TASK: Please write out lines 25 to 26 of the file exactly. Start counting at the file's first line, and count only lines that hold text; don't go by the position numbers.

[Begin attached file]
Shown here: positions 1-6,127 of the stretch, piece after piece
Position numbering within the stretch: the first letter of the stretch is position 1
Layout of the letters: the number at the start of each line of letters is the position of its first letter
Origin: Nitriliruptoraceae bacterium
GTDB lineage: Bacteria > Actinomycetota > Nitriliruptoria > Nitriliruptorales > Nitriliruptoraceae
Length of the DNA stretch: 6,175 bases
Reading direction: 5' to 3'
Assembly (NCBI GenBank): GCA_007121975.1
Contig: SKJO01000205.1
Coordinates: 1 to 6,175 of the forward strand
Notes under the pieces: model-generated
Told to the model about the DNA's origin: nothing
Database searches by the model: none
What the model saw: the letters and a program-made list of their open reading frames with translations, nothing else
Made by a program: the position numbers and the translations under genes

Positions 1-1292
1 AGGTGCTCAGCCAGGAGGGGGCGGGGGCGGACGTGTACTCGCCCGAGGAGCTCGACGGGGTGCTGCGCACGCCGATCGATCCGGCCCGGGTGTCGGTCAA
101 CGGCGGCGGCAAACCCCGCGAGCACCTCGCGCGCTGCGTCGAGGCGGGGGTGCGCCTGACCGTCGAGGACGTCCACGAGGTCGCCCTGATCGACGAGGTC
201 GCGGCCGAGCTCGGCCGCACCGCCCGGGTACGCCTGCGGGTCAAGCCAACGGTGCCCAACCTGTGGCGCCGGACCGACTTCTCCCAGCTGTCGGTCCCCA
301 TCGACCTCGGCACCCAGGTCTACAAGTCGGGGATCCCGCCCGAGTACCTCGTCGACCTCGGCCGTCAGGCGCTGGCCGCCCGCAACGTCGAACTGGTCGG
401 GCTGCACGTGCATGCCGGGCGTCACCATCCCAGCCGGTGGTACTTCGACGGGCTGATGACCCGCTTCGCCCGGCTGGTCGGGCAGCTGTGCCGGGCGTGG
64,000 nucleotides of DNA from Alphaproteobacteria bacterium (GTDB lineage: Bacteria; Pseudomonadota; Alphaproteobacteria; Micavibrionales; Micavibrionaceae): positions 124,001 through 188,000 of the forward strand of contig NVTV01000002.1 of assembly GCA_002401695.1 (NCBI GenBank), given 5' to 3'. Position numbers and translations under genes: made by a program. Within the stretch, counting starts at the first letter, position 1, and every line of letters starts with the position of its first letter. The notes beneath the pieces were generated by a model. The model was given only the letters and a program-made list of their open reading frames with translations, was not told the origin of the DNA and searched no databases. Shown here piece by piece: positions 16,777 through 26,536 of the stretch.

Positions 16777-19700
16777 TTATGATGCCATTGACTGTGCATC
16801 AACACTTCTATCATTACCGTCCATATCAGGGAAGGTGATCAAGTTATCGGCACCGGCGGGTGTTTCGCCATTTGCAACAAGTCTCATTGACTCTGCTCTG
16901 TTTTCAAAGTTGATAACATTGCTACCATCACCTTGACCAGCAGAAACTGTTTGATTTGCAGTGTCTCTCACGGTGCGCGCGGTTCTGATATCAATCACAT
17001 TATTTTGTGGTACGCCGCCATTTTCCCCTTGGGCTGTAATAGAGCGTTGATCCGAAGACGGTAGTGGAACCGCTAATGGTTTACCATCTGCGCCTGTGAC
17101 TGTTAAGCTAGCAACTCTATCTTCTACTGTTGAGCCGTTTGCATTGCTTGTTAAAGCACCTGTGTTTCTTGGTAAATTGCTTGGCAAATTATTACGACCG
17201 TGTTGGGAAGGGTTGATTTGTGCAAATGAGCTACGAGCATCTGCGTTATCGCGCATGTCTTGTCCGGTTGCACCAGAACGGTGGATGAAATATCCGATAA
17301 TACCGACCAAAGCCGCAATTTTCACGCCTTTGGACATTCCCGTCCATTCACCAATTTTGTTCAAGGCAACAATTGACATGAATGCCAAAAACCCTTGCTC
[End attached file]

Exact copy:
16801 AACACTTCTATCATTACCGTCCATATCAGGGAAGGTGATCAAGTTATCGGCACCGGCGGGTGTTTCGCCATTTGCAACAAGTCTCATTGACTCTGCTCTG
16901 TTTTCAAAGTTGATAACATTGCTACCATCACCTTGACCAGCAGAAACTGTTTGATTTGCAGTGTCTCTCACGGTGCGCGCGGTTCTGATATCAATCACAT